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    • Article

      Intestinal glucose transport in carnivorous and herbivorous marine fishes 

      RP Ferraris & GA Ahearn - Journal of Comparative Physiology B: Biochemical, Systemic, and Environmental Physiology, 1983 - Springer Verlag
      The influx and transepithelial movements of glucose and their effects on the electrophysiology and Na transport in upper and lower intestines of the herbivorous surgeonfish, Acanthurus mata , and carnivorous eel, Gymnothorax undulatus , were measured. The K t G and J max G of glucose influx into the tissues were higher in the surgeonfish upper intestine than in the surgeonfish lower intestine or in both segments of the eel intestine. A prominent diffusion-like transport component was also measured in all four segments during influx experiments. Net transepithelial glucose fluxes (0.05 mM) were greater in eel intestine than in those of the surgeonfish largely due to an apparent lower apical membrane permeability of the former coincident with reduced backflux of glucose from epithelium to lumen. All four stripped intestinal segments exhibited non-significant (from zero; P >0.05) or small, serosa-negative transepithelial potential differences (-0.1 to -2.2 mV), and low transepithelial resistances (40–88 O cm -2 ). Each tissue displayed significant ( P P >0.05) change the transepithelial resistance, but did induce a significant ( P J net Na with added luminal glucose, these increased net cation fluxes were not quite significant ( P >0.05). It is concluded that coupled Na-glucose transport occurs in these tissues, but that metabolic enhancement of unrelated current-generating mechanisms also takes place and may modify depolarizing effects of organic solute transfer.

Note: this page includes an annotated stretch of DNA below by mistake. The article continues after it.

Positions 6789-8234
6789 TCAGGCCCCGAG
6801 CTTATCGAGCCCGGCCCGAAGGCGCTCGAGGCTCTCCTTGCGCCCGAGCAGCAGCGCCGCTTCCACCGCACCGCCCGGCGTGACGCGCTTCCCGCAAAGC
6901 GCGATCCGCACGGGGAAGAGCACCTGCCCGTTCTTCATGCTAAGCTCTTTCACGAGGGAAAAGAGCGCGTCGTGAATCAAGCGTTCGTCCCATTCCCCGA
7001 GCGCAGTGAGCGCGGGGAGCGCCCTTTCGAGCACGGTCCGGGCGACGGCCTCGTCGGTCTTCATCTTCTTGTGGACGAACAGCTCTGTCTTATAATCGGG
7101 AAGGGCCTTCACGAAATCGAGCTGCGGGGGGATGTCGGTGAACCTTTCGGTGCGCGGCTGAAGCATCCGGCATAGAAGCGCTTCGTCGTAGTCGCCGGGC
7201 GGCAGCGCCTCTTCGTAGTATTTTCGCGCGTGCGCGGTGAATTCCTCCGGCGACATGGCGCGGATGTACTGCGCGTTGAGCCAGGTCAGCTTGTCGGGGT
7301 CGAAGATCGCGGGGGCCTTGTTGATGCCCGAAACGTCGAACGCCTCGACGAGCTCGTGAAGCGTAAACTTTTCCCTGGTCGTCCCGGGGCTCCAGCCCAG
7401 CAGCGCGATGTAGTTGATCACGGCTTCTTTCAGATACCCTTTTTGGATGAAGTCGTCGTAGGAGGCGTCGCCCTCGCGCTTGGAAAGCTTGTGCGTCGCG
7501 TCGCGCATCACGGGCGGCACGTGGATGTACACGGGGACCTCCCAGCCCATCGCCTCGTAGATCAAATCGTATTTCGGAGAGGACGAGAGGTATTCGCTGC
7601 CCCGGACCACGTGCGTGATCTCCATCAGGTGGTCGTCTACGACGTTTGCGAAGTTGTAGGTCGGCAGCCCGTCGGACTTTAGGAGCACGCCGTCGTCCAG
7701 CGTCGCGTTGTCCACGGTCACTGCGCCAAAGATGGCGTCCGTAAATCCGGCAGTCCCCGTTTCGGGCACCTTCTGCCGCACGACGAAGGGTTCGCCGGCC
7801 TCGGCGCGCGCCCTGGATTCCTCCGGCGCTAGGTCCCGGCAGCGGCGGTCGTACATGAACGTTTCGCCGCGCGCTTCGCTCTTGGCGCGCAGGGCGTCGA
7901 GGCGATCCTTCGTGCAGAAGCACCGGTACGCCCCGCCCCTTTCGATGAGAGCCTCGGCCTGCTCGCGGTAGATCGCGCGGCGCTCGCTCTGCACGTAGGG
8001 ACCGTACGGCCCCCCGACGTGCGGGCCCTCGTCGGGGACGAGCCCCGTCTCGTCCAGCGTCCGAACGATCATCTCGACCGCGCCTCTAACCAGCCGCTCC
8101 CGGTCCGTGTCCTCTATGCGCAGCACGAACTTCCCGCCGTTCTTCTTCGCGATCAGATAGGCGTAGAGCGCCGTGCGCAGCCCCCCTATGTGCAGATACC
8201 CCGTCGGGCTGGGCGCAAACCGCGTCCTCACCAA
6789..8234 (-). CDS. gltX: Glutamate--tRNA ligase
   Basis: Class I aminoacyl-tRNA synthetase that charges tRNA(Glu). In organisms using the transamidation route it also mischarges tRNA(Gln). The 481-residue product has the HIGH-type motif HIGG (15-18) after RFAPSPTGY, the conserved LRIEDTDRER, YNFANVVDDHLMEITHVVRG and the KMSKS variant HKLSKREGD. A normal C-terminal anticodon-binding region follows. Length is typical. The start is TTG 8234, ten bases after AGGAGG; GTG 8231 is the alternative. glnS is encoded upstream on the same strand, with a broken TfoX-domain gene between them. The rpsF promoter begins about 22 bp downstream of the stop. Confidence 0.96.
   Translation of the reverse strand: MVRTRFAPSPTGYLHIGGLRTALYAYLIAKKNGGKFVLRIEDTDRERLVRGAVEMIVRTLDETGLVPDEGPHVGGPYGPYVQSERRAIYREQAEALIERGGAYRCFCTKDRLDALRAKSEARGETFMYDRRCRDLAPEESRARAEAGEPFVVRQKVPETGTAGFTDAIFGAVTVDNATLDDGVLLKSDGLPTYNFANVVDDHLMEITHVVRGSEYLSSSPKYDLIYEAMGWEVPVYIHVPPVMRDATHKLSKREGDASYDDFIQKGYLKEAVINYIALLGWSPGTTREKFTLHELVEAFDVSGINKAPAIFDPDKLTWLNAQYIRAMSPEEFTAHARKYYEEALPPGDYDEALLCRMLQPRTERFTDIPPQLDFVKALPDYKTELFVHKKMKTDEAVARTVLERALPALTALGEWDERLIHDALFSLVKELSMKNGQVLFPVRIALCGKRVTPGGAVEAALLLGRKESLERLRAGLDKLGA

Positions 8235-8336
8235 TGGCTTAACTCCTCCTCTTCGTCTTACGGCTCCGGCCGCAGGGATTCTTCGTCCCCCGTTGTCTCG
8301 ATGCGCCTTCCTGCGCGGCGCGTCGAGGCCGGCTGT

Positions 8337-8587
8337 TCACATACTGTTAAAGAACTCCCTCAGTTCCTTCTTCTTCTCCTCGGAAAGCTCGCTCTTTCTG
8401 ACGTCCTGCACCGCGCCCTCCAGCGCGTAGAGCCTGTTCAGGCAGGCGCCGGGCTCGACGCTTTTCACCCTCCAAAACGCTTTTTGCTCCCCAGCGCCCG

• Article

      Sugar and amino acid transport in fish intestine 

      RP Ferraris & GA Ahearn - Comparative Biochemistry and Physiology - Part A: Physiology, 1984 - Elsevier
      1. Morphological properties of fish intestines vary with diet. Carnivores have short guts with highly elaborate mucosal folding in the upper intestines; herbivores have long guts which appear structurally uniform from stomach to rectum.

      2. Brush border membranes of many fish intestines display at least two transport processes for each organic solute, one an Na+-dependent, saturable carrier mechanism, and the other a non-saturable influx pathway which may be simple diffusion.

      3. Intestinal epithelial cells from freshwater fish can accumulate nutrients to concentrations in excess of those in the gut lumen; those of marine fish can not.

      4. Net transepithelial nutrient transport in upper intestine is greater in freshwater fish than in marine forms as a result of considerable solute backflux from epithelium to lumen in the latter.

      5. In many fish the lower intestine displays a significant net transmural flux of nutrients that may contribute to total organic solute absorption.

      6. Intestines of freshwater fish have a serosa positive (relative to mucosa) electrical potential difference; marine fish display a negative serosa.

      7. Addition of organic solutes to intestines of freshwater fish hyperpolarizes the electrically positive serosa; in marine forms a depolarization of the serosa negative potential occurs. In both cases this appears due to increased net transmural sodium transport coupled to net nutrient flow.